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Thursday, February 21, 2013

Diana’s Pizza

Recently, I had a gig in Puerto Rico, and since it was my first trip to any place in the Caribbean, I was, naturally, curious to try comida criolla in its natural habitat. So, after a day of rehearsals at the Ferré Performing Arts Center, my flutist friend Josue suggested we go to "pizzeria" – the local moniker for Diana’s Pizza. Since I have virtually no filters, my first response was, "I did not come to Puerto Rico to eat pizza." I was assured I would be happy, and I most certainly was.

The food here is about as homemade as it gets for a small restaurant, made by someone who definitely knows what she's doing. It also made me realize just how bad most of the Puerto Rican and Dominican food in New York really is.

Carne guisada is surprisingly tender chunks of beef simmered with potatoes:

It’s a stew rich with the bright flavor of sazón, tomato, and onion – no muddy brown sauce here.

The arroz con pollo was marvelous – shreds of chicken in some beautifully seasoned rice (with side dishes of red beans, and a plate of tostones in the background):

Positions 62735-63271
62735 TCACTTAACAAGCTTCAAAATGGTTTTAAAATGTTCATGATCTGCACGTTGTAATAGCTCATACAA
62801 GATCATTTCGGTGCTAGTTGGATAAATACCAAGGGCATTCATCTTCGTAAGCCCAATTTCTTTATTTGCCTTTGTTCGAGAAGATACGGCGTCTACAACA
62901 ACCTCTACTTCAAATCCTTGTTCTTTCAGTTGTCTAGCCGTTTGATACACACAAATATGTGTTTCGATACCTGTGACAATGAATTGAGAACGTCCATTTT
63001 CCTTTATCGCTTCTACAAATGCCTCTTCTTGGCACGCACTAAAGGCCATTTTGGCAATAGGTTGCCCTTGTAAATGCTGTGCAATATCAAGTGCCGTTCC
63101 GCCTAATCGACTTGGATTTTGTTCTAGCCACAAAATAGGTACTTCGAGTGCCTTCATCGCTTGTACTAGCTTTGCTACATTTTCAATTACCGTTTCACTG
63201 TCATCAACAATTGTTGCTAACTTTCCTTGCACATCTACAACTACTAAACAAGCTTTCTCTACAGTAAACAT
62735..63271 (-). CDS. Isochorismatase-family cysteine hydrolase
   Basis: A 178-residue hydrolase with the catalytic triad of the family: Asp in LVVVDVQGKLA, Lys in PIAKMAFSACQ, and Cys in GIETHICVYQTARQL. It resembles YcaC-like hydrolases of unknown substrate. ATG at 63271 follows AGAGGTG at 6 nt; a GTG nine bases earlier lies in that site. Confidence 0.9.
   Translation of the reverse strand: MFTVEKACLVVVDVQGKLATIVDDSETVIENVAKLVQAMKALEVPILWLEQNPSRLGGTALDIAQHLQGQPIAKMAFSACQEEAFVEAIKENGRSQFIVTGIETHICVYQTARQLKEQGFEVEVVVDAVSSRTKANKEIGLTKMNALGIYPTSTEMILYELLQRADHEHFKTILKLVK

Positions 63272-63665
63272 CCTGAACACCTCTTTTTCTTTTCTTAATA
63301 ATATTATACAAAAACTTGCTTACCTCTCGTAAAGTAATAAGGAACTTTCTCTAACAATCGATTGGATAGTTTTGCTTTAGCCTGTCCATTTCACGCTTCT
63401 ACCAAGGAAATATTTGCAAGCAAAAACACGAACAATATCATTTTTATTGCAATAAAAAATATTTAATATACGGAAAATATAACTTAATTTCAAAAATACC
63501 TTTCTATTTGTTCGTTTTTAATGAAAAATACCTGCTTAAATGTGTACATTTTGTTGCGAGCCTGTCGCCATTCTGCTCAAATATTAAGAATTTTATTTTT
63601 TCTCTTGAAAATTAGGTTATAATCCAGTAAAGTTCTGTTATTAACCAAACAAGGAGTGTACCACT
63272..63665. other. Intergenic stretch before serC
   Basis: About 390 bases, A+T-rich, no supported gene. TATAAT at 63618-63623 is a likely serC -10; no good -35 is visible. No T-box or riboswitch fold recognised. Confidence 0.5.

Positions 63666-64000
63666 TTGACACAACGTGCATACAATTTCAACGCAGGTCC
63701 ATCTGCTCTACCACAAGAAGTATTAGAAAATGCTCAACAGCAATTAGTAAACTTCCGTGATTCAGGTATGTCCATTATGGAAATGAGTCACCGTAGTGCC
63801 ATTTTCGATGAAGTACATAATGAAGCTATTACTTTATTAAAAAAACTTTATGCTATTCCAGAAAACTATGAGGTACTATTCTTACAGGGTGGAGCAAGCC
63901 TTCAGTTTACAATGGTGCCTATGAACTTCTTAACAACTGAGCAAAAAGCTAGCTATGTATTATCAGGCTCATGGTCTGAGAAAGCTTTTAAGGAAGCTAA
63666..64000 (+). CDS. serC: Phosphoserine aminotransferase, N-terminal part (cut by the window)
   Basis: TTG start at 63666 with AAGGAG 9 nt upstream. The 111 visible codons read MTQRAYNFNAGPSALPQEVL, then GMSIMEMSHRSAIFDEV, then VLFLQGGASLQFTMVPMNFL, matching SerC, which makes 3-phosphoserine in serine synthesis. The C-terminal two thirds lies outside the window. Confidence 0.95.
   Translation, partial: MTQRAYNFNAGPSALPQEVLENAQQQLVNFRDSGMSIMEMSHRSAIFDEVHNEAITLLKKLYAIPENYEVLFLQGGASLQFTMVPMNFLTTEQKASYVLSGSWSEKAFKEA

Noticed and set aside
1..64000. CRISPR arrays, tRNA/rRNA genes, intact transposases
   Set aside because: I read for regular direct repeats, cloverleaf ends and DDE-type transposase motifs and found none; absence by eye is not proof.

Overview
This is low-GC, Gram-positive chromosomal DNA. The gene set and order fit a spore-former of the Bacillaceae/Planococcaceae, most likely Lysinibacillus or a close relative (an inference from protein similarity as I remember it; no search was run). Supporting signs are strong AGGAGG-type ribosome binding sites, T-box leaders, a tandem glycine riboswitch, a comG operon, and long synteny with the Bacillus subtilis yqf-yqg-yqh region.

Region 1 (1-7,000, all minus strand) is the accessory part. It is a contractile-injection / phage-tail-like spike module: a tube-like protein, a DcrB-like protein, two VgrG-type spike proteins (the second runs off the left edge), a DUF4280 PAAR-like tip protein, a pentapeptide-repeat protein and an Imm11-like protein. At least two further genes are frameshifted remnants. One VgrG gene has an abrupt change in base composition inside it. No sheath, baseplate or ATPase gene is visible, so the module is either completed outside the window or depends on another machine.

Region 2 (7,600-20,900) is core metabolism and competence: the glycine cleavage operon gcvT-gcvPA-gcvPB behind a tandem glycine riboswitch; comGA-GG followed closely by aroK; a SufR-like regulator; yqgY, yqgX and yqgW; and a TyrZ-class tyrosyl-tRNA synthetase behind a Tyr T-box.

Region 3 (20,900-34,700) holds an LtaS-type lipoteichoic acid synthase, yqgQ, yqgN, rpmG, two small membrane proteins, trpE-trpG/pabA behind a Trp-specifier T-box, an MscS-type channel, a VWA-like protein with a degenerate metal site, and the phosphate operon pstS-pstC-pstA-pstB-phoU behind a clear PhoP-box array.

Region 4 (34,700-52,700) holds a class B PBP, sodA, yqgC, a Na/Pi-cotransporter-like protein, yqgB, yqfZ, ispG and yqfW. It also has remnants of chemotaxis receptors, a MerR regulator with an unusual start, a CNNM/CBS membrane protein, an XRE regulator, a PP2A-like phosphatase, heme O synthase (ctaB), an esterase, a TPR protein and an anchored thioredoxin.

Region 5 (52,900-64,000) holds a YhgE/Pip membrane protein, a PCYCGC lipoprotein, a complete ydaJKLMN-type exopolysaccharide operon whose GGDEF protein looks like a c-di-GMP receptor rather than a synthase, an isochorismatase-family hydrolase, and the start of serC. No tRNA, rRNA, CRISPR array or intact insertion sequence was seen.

Rice and beans are standard sides here, and in Puerto Rico, red beans are the norm. The beans are palpably homemade, and utterly delicious. Platanos maduros (ripe plantains) are called amarillos in these parts, and they are infinitely better than any I've ever tried elsewhere. For one thing, they are cut completely differently – into ribbons, rather than the mushy chunks one gets in New York (seen with a bottle of the signature Puerto Rican beer, Medalla):

And I have never actually enjoyed eating tostones (smashed slices of unripe plantains fried until crisp) before – I have no idea what the secret might be, but they make 'em the right way here.

Diana’s Pizza
126 Avda. De Diego – Santurce, 00911, Puerto Rico

(near the Doubletree San Juan hotel)

1 comment:

Unknown said...

You forgot to mention it's the favorite afterhous hangout for many of the symphony's mucisians.

Also try the chicharrones de Pollo and the masitas de ternera.

Fermin Segarra, cellist PRSO